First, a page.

Illustrated and comprehensive advisory material to support dieticians in their daily work.
A healthy and balanced diet is a prerequisite for keeping many non-transmissible diseases at bay. Therefore, dieticians make an invaluable contribution to reduce the pressure on the health care systems. Along with the implementation of primary health care centres in Lower Austria a new field of activity was created for dieticians. This new role includes counselling, training, and accompanying people with nutrition-related diseases or diseases that can be prevented by changing one’s eating habits.
Project content and goals
Dieticians in primary health care centres are usually fully stretched in directly interacting with their patients. Hence, there is not enough time left to create consultation materials that would help them to carry out their tasks. To support the work of the dieticians and maintain the high quality of their services, the degree programme dietetics and the Institute for Health Sciences (both located at the University of applied sciences St.Pölten) developed such consultation material. The contents are based on latest research and presented in a comprehensible and appealing way. The consultation material is not only available for those working at the primary health care centres but for other dieticians as well (see below).
On behalf of the PVZ St.Pölten Harland and the PVZ Böheimkirchen a group of students at the FH St.Pölten researched the standard of knowledge on wholesome nutrition. In close coordination with the dieticians working at the primary health care centres, they then thought about ways to turn this knowledge into illustrative material that supports dieticians in their daily work. The result of this process was the healthy eating plate model, which became a cornerstone of this illustrative material (i.e., portions of different food groups presented on a plate). The plate model demonstrates in a comprehensible way what a healthy meal should look like. In addition, two bachelor students created information material (i.e., table tents) on common food intolerances. A graphic designer helped to make the research content visually appealing.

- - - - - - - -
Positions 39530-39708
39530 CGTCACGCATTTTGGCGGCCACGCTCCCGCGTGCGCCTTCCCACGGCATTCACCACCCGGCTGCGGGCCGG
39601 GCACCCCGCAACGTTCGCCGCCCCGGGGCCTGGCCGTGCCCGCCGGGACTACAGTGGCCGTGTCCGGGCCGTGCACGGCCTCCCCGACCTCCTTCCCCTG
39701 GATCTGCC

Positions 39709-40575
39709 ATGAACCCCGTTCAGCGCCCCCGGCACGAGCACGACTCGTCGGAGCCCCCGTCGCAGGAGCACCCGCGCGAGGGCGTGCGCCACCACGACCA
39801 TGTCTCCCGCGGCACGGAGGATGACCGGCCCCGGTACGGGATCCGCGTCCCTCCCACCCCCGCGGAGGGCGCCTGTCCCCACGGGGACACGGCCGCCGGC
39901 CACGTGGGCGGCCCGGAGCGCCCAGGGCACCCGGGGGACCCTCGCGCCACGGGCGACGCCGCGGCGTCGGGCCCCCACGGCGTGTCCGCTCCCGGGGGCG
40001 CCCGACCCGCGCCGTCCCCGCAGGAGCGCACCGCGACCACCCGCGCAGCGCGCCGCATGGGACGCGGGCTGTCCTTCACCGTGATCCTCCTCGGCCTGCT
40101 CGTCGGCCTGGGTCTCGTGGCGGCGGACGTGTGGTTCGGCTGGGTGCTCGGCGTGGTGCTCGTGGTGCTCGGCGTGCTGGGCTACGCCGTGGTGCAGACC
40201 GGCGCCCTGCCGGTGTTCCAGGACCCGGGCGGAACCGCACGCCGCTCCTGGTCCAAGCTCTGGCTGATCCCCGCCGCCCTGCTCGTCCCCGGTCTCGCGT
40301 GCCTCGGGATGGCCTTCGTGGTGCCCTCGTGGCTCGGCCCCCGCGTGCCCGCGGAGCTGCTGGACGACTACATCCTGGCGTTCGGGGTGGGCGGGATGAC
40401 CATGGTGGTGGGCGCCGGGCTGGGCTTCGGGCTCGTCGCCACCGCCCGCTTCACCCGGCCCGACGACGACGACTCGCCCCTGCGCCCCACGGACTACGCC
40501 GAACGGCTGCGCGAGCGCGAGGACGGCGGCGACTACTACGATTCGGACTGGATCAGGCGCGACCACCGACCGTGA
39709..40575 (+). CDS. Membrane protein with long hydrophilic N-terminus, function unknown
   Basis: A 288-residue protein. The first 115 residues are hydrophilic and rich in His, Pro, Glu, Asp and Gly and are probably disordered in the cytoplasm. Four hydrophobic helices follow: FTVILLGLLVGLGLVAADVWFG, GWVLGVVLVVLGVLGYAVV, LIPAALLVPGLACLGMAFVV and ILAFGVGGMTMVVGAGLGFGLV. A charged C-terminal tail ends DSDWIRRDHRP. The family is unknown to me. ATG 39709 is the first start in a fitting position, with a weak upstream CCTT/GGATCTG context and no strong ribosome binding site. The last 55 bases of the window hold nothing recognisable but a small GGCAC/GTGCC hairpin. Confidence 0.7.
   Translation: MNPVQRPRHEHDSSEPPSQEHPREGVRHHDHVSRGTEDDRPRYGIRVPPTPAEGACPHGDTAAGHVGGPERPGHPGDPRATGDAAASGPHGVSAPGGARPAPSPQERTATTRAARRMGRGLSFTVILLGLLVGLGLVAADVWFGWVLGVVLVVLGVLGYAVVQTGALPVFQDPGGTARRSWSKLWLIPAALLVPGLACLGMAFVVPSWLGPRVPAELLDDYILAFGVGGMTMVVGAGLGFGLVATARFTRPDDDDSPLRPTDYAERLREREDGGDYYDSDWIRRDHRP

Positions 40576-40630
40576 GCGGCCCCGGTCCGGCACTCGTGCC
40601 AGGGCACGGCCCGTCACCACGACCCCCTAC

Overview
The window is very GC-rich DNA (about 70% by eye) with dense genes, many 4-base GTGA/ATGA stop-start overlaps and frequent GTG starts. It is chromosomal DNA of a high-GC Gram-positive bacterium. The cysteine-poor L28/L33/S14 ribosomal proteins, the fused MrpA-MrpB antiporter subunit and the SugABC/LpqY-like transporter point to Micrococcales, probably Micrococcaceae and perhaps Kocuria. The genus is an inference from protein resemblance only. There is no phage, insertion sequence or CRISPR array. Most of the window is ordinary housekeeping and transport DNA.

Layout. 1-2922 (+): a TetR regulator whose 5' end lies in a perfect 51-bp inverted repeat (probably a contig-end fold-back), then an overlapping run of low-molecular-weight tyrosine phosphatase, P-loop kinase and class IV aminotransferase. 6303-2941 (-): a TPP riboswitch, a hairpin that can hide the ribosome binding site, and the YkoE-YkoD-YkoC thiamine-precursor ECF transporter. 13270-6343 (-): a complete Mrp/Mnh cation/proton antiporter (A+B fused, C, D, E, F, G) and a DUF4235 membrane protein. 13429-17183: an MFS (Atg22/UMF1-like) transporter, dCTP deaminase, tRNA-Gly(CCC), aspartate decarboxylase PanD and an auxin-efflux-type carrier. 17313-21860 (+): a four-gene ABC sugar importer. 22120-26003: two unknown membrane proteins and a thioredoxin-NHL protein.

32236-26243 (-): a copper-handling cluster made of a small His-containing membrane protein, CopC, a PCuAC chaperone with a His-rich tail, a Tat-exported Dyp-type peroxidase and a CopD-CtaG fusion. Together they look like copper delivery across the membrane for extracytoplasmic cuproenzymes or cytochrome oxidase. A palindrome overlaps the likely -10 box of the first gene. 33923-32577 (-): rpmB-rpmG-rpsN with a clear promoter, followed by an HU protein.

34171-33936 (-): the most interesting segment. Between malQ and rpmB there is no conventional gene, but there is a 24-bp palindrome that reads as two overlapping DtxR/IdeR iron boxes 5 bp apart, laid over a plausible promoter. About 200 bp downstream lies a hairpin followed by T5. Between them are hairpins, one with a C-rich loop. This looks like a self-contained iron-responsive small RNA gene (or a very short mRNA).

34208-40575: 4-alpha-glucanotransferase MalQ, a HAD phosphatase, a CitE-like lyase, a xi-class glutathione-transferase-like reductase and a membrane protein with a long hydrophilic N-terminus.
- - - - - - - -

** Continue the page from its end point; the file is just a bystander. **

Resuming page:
Healthy eating plate
Based on current research on healthy nutrition a team of the FH St.Pölten developed consultation material for dieticians. The plate model is designed for the use during consultations and is to be handed out to patients to serve as a reminder (e.g., by pinning it to the fridge). The front page shows a healthily composed meal plate surrounded by foods grouped according to their main macronutrient content. The healthy eating plate gives an overview about the food groups a meal should contain (50 % vegetables and fruit, 25 % carbohydrate sources and 25 % protein sources) in an appealing and easy to understand manner. Detailed information on the portion sizes (i.e., in gram but also tablespoons etc.) can be found on the back.
Table tent providing information about food intolerances
People suffering from food intolerances are often exposed to a flood of information by different media channels. This makes it difficult to recognize what is relevant and pick the information that meets one’s needs. For this reason advisory material in form of table tents was developed. The table tents inform about fructose malabsorption, histamine and lactose intolerance, and wheat sensitivity. They are about ten pages long and designed to serve as guide accompanying dietician/patient consultations. The contents are presented in a coherent and appealing manner.
Consultation material is free of charge and can be ordered by dieticians at firstname.lastname@example.org.
The project was funded by the Lower Austrian Healthcare and Social Fund (NÖGUS) and carried out in collaboration with PVZ St. Pölten Harland and PVZ Böheimkirchen.
Regina Gattinger (PVZ Böheimkirchen)
- PVZ St.Pölten/Harland
- PVE Böheimkirchen